Attorney General Dale Marshall and Chief Justice, Sir Patterson Cheltenham pose with the new attorneys-at-law on the steps of the Supreme Court Complex last Friday. ( J. Carrington/BGIS)

Chief Justice, Sir Patterson Cheltenham, has sounded the warning that he is not prepared to tolerate breaches of the clients’ trust by attorneys who benefit from monies that do not belong to them during the discharge of their professional obligations.

He issued this reminder as he addressed 32 new attorneys who were admitted to the bar last Friday, during a special sitting of the Court of Appeal.

The Chief Justice reiterated: “New and older attorneys must be reminded, and if need be daily, that frequently in the course of duty, funds impressed with a clear and unmistakable trust will be assigned to them. The trust is sacred…the attorney-at-law is a trustee; he is never, I will repeat, he is never a beneficiary. These funds are to be held for the prescribed period to be delivered undiminished to the person or persons on whose behalf they are held.”

Sir Patterson continued: “Deviation from this trust destroys the public confidence in the administration of justice, inflicts grave and intolerable pain on those affected, and diminishes us all in the eyes of right-thinking members of society. Breach of trust is always viewed without sympathy by courts, and sanctions for deviation must reflect that perspective. You have been warned, do not deviate!”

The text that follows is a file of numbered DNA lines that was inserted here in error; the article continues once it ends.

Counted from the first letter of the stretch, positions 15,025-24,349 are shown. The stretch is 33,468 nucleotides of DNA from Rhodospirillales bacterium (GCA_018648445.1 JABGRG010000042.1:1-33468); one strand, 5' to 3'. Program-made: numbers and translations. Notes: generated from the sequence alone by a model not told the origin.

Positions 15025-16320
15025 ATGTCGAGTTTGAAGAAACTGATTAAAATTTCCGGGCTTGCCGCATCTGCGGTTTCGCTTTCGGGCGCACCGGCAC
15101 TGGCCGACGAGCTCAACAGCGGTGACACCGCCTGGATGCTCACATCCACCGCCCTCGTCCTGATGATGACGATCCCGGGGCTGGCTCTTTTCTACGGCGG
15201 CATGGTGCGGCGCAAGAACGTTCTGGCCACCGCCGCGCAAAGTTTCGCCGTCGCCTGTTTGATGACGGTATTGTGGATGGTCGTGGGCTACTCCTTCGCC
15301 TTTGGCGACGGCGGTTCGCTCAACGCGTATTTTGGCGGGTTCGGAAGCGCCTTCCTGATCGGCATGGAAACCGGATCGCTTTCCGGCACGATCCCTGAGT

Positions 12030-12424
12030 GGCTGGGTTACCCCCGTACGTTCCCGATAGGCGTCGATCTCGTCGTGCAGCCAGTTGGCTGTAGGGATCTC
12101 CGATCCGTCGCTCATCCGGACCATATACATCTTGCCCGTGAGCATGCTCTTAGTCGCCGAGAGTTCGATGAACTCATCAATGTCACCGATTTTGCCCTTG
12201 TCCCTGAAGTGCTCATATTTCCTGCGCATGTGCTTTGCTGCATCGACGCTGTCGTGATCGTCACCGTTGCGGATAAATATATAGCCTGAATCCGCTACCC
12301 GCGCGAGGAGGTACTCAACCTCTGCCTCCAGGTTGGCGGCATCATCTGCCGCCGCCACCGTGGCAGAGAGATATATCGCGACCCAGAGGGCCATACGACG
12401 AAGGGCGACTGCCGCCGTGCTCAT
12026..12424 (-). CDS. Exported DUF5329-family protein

Meanwhile, Attorney General Dale Marshall, in response to questions from the media after the ceremony, said although the warning to attorneys from the Chief Justice was not new, the reminder was timely.

He noted that “just bout every Chief Justice” during every call to the bar has tried to reinforce in the minds of new attorneys, their duty as attorneys-at- law to the court and to their clients as trustees, in relation to funds placed in their care.

“It is very disappointing to me that we have had a situation where over the last 12 months or so, several lawyers have been brought before the court. The fact of the matter is, it is exactly that kind of spotlight that helps to underscore new entries to the bar that there are dire consequences to dealing with clients funds in a way that was not intended….

“Unfortunately, the perception has been there over the years that lawyers can get away with anything…that lawyers can do what they like…the system is closed, and that no lawyer is ever going to be punished. It is unfortunate that lawyers have found themselves before the court, but in every instance, I am satisfied that the due process of law has been carried out, and I think it serves to send a very strong signal that as far as the law enforcement side of things, it’s a no tolerance policy,” Mr. Marshall emphasised.

julie.carrington@barbados.gov.bb

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